Variables affecting permeation and diffusion, besides chemical composition of the permeant (the compound being sorbed into the plastic) include the following:
• Chemical Composition of the Plastic Polymer. The most important variables affecting the permeability and diffusion process include cohesive energy density that results in intermolecular, van der Waals, or hydrogen bonds and regular periodic arrangement of such bonding groups; and the polymer glass transition temperature (Tg) above which free vibrational and rotational motion of polymer chains occur. Glassy polymers such as polyvinylidene chloride have low diffusion coefficients for aroma molecules at low concentrations and therefore display high flavor barrier. Polyolefins are non-glassy polymers and have high diffusion coefficients for aromas and therefore tend to sorb rapidly.
• Polymer Morphology. This refers to the physical state by which crystalline and amorphous regions exist in the same polymer package structure. Morphological properties that influence permeability and diffusivity include structural regularity or chain symmetry leading to three-dimensional order or crystallinity; and chain alignment or orientation to allow laterally bonding groups to approach each other to the optimum interaction distance and thus tend to form crystalline materials. Many plastic package structures such as polypropylene film and polyester bottles are oriented for use. The more ordered the polymer molecular structure, the lower the rate of sorption of the food aroma constituent.
• Penetrant Concentration. The higher the concentration of the sorbed material, the higher the rate of transport into the polymer structure. Not incidentally, the presence of co-permeants affects the rate of transport of the molecules through the polymer, usually by increasing the rate.
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• Relative Humidity. Increases in moisture content of moisture-sensitive plastics such as polyamides or ethylene vinyl alcohol copolymer increases the rate of permeation of the aromatic compounds. The water appears to function as a plasticizing agent in opening the polymer structure to molecular transport.
• Temperature. Permeability, diffusion, and solubility coefficients follow van’t Hoff–Arrenhius relationships, resulting in increases in permeant values with increasing temperature. Because the effect is accentuated at ambient temperatures compared to refrigerated temperatures, the adverse results have appeared more frequently in foods contained in retort pouches, aseptic packages, and hot-filled flexible packages. Thus, although flavor scalping may be retarded by reduced distribution temperature, in commercial practice this alternative is usually unacceptable.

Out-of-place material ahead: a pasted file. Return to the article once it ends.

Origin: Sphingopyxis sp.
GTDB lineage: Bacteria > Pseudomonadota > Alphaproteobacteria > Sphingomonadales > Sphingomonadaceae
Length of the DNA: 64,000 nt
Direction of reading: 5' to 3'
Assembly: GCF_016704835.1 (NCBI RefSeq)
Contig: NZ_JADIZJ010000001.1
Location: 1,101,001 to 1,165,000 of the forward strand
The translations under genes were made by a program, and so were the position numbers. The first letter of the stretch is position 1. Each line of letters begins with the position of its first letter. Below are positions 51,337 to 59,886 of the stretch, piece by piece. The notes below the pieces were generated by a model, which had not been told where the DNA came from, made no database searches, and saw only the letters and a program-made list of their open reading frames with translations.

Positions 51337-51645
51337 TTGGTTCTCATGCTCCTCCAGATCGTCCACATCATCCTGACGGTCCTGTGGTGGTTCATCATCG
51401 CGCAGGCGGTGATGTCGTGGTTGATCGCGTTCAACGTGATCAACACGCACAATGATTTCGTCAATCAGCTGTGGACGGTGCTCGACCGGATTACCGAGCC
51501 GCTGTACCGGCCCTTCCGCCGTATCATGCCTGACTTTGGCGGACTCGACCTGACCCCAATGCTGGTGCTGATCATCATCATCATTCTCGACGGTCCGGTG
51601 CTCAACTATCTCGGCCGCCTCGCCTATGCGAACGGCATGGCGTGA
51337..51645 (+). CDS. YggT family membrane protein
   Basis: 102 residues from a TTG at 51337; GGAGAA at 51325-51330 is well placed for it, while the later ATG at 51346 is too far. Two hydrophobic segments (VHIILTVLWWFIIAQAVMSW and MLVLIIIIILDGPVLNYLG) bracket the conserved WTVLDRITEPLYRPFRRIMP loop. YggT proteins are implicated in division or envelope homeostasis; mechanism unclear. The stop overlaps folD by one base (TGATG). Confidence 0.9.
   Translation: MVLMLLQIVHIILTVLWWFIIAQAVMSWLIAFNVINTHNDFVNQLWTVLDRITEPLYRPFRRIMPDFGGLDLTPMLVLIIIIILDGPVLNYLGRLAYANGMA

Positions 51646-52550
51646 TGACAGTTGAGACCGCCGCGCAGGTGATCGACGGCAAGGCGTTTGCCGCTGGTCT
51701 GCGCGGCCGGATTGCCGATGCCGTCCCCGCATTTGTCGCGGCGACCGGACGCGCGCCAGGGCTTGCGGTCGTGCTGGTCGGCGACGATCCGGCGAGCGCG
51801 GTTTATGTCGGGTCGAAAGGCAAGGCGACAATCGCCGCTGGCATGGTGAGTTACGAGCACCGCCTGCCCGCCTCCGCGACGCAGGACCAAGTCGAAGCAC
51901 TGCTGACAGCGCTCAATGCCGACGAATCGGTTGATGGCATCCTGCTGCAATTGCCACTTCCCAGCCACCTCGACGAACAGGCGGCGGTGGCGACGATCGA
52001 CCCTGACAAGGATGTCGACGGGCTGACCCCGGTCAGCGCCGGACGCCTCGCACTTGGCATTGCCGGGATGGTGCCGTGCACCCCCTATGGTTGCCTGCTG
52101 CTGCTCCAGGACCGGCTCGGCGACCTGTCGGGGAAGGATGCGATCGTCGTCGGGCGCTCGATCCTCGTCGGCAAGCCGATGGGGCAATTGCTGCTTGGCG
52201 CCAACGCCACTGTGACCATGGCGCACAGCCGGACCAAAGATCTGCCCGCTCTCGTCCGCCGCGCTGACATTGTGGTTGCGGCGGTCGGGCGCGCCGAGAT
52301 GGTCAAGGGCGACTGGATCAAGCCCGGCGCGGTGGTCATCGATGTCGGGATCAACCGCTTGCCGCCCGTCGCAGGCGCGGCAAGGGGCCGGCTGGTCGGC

Flavor scalping has been identified as a cause of quality deterioration in packaged food products in ambient long-term distribution. Perhaps, by inference, some of the low-quality consumer perceptions of food products retorted or hot filled in plastic cans, trays, or pouches can be attributed to flavor scalping. Because of the direct temperature relationship, the contact of food at elevated temperature (during thermal processing and hot filling) with interior plastic accelerates flavor scalping.
Polyethylene is perhaps the major flavor scalping family of polymers today and should be avoided if the problem is controlling. In descending order, polyvinylidene chloride, polyester, and even, to a degree, oriented polypropylene tend to display less flavor scalping. The best flavor barriers are silica coating, which is rarely used or available, and metallization, which is not employed as a contact surface with foods.
Food and food packaging technologists face a major challenge in developing plastic packaging that can resist the ravages of flavor scalping. Despite the array of data published on the topic, no single answer that can be applied commercially has yet emerged, meaning that more valid information and imagination are required.
PRODUCTS & LITERATURE
Packaging Machines—traysealers, rollstock systems, and vacuum chamber machines—produce lidded foam or plastic trays, thermoformed packages, or double-seam sealed pouches. These packages, called Multivac Packs™, protect the taste and freshness of fruits and vegetables, prevent drying or browning, and allow for innovative applications such as pre-sliced fruit or vegetable dip compartments. The T400 Traysealers generate easily opened lidded trays at the rate of 60/min. The C400 gas-flush, semi-automatic vacuum chamber equipment produces double-seam, sealed pouches at 2–4 cycles/min for modified-atmosphere and vacuum packages. And the R530 automatic thermoform-fill-seal rollstock system features customizable die sets for multiple applications and generates up to 25 cycles/min. For more information, contact Multivac, Inc., 11021 N.W. Pomona Ave., Kansas City, Missouri 64153(phone 800-800-8552, fax 816-891- 0622, www.multivac.com).
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by AARON L. BRODY
President and CEO, Packaging/Brody, Inc.